My hon. Friend the Member for Staffordshire, Moorlands (Charlotte Atkins) was an absolute trouper during her speech, and we certainly witnessed her commitment to dentistry this evening. I congratulate TLC 4 Smiles, which obviously gave her the courage and commitment to continue. I thank her for her contribution and the work that she and other hon. Members have done to push dentistry to the forefront.
Many hon. Members talked about the importance of oral health care, and the hon. Member for Mole Valley (Sir Paul Beresford) raised the important issue of oral cancer. I am sure that he would agree that the Governments approach to children and the purchase of tobacco, and the discouragement of cigarette smoking, is important, because reducing smoking is one of the most important elements of addressing oral cancer.
Peoples oral health has changed, and dentistry needed to change to reflect that. Dentists themselves recognised that the old contract was a so-called drill and fill treadmill. Under that contract, dentists themselves chose where to set up in practice, they chose how much NHS work to do, and if they chose to leave the NHS, there was nothing that the local NHS could do to protect local access. As the Committee and many Members have pointed out, it is access that is important. Our new contracts give local primary care trusts the power to decide what services they need. Local PCTs contract with dentists to provide those services.
Mr. Bone: The Minister describes the problem in great detail, but the fact is that it has got worse. Since 1997, 15 per cent. fewer adults are being seen by an NHS dentist. The Governments policy has totally failed.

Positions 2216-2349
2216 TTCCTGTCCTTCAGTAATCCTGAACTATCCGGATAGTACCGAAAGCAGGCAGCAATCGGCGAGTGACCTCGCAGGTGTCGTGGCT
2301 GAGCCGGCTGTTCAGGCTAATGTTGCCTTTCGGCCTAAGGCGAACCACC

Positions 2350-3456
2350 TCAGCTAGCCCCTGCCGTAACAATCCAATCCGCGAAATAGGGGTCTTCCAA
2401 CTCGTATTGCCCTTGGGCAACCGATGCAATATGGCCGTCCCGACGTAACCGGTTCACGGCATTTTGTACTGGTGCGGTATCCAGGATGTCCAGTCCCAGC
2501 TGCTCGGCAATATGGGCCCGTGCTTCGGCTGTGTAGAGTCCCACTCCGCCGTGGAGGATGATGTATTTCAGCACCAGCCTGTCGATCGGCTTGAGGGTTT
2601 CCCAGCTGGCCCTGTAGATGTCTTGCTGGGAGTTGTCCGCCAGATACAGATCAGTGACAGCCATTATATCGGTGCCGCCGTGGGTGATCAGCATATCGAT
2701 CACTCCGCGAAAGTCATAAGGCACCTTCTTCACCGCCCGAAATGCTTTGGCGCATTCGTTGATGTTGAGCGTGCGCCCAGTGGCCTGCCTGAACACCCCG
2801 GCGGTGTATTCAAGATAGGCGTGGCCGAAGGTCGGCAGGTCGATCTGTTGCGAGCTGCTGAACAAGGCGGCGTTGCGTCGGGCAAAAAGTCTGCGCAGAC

Ann Keen: If the hon. Gentleman will let me proceed with the points that I want to make, he will see that some aspects of the contract have without question improved things for patients. There are difficulties, which we have recognised.
If a dentist decides to leave the NHS, the PCT can commission new services to maintain and grow NHS access. The fundamental principles of the new dental contract are right. It allows prevention as well as traditional dental treatment and allows the local NHS to commission local services to meet local needs.
Sandra Gidley: Will the Minister explain why it takes so long to commission new services? It takes more than a year to do so locally. At the beginning of the process, the commissioners did not even know how many dentists the UDAs would commission. The level of knowledge was that low. What is being done to address that and to speed up the process so that people do not lose out?
Ann Keen: The hon. Lady will be aware that those on her Front Bench have said how good the situation is in certain parts of the country, and particularly in Birmingham. There are many good practices that can be considered and we want to encourage the commissioners to do that.
The new contract was a radical change. In its report, the Health Committee identified concerns about the way in which it works. That is why we have asked an independent team, led by Professor Jimmy Steele of Newcastle university, to carry out the review. The review will help us to determine how we can use local commissioning to increase access to NHS dentists and improve the quality of services.